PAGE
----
More horsepower, 245 for the Porsche Boxster, 295 for Boxster S was 2007 news.
Porsche Boxster prices for 2006 started at $45,000 for the base convertible, $54,7000 for the Boxster S. The most expensive option was ceramic composite brakes, which were available only on the S version and cost $8,150. Porsche touted these as racecar-grade binders adept at dissipating heat and able to deliver sure stops in repeated hard use. And it said their lifespan was longer than that of standard brakes.
Helped by the major revamp for 2005, Boxster sales had climbed from 3,513 in 2004 to 8,327 for the 2005 calendar year. But with the new Cayman sitting next to it in Porsche showrooms, Boxster volume shrank to 4,858 for calendar 2006. Cayman, meanwhile, recorded a healthy 7,320 sales for calendar 2006.
Renewing interest in the Porsche Boxster for 2007 was more power, which in fact brought it in line with Cayman's ratings. The base Boxster's 2.7-liter six gained five horsepower, to 245 at 6400 rpm, and two pound-feet of torque, to 201 at 4600.
The Porsche Boxster S enjoyed a bigger change, courtesy of an increase in displacement. It's new 3.4-liter flat six was basically the 3.2 bored out 2 mm (to 96 mm/3.78 inches). It also borrowed cylinder heads and camshafts from the 3.8-liter Porsche 911 Carrera S. The result was 15 more ponies and 15 additional pound-feet, bringing respective totals to 295 (at 6250 rpm) and 251 (at 4400).
The base Boxster continued with a five-speed manual transmission standard, the S with a six speed standard. The six speed was part of a $2,680 Sport Package for the base model; the option also included PASM. Tiptronic was included in various similar packages, but again added a hefty $3,210 to either model as a stand-alone option.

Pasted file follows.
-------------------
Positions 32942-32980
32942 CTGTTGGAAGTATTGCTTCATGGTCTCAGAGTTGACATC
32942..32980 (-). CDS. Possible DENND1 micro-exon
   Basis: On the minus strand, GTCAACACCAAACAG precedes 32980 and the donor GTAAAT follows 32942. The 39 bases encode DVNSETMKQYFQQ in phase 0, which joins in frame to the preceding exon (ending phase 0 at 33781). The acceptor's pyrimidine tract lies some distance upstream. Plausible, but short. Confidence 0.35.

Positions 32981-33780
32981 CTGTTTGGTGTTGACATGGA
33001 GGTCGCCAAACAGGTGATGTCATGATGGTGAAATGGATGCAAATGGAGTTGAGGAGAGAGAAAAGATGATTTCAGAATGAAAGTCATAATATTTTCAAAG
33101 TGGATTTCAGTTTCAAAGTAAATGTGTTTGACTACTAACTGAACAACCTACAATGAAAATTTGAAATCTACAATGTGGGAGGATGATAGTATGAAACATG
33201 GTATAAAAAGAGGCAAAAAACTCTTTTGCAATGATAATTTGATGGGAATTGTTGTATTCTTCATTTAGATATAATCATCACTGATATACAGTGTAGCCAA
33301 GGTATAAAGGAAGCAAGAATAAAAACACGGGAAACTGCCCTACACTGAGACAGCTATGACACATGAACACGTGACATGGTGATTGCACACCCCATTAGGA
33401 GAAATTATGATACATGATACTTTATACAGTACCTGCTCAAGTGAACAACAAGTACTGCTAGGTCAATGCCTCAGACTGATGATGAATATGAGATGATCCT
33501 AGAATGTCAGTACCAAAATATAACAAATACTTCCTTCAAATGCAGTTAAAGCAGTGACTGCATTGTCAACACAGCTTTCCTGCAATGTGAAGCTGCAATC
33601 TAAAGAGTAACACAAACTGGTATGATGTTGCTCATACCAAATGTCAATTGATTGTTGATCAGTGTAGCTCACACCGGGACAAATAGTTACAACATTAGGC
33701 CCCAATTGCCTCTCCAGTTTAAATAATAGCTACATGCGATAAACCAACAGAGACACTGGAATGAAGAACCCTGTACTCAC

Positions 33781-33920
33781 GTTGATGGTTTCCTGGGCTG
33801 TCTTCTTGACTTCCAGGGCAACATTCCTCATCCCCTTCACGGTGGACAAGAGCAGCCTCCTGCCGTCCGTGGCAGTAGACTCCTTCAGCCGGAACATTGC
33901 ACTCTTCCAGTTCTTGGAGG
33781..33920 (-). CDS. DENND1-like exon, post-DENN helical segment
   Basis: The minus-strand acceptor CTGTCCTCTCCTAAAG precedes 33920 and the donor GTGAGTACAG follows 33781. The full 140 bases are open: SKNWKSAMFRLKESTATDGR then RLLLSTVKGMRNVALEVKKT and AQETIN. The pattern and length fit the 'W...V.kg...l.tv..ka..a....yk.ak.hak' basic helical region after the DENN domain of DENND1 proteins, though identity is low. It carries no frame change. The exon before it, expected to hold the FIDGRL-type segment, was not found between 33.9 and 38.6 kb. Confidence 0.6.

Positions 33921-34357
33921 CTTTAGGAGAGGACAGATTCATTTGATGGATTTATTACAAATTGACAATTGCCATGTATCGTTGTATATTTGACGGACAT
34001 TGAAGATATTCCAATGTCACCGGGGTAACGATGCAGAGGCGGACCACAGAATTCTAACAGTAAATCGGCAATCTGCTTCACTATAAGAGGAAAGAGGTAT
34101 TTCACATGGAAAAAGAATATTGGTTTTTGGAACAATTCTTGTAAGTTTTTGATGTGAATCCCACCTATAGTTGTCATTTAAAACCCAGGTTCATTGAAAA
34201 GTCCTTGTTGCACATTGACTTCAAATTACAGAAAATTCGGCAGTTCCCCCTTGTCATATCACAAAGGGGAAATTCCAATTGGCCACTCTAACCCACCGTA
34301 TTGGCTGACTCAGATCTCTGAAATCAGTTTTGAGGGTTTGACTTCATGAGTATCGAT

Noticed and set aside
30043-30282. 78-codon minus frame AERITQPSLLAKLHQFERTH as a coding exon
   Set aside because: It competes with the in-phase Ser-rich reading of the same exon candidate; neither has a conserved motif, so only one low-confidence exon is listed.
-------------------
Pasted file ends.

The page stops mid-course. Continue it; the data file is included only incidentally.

Despite more power, EPA fuel economy ratings were unchanged for 2007, at 20 mpg city/29 highway for the base five-speed Boxster, and 20/28 for either model with the six speed. With Tiptronic, the base version was rated at 18/26, the S at 20/27.
Base prices climbed nominally for 2007, to $45,600 for the base Boxster, $55,500 for the S. Porsche Active Suspension Management was a popular option at $1,990. For those who wanted both the open-air feel of the original Boxster but a sense of the coupe comfort of the Cayman, Porsche continued to list a removable hardtop with heated glass rear window as a $2,345 Boxster option.
Consumer Guide recognized that the Cayman, with a closed structure more rigid than Boxster's, was in some sense a more focused high-performance tool. But for top-down cruising in speed and style, handling honed to a fine edge, sweet strains of a thoroughbred engine singing behind your ears, there were precious few cars that could match the Boxster.
"Some less-expensive sports cars challenge Boxster…on a fun-per-dollar basis, and some like-priced competitors deliver more outright power," Consumer Guide concluded. "Few, however, match [its] range of strengths; road manners and mechanical sophistication to satisfy the most discriminating driver, a good dose of everyday usability, and the cachet of the Porsche name."
England's Autocar seemed to agree, labeling the latest Boxster a "sublime all-purpose sports car" and, in choosing it over such roadster rivals as the the Mazda MX-5, Audi TT, Mercedes SLK350, and Nissan 350Z, dismissing detractors with, "Forget what other people think -- it's the best."
Whatever fate and future pundits had it store or the car, the Boxster will always be remembered as the car that gave Porsche a new lease on life.
A 2007 Porsche Boxster, a warm day, a twisting road: the soul of sports motoring.
For prices, reviews, and more on Porsche from the Auto Editors of Consumer Guide, see:
- Porsche new cars
- Porsche used cars
- 2007 Porsche Boxster
- 2005 and 2006 Porsche Boxster
- 1997 to 2004 Porsche Boxster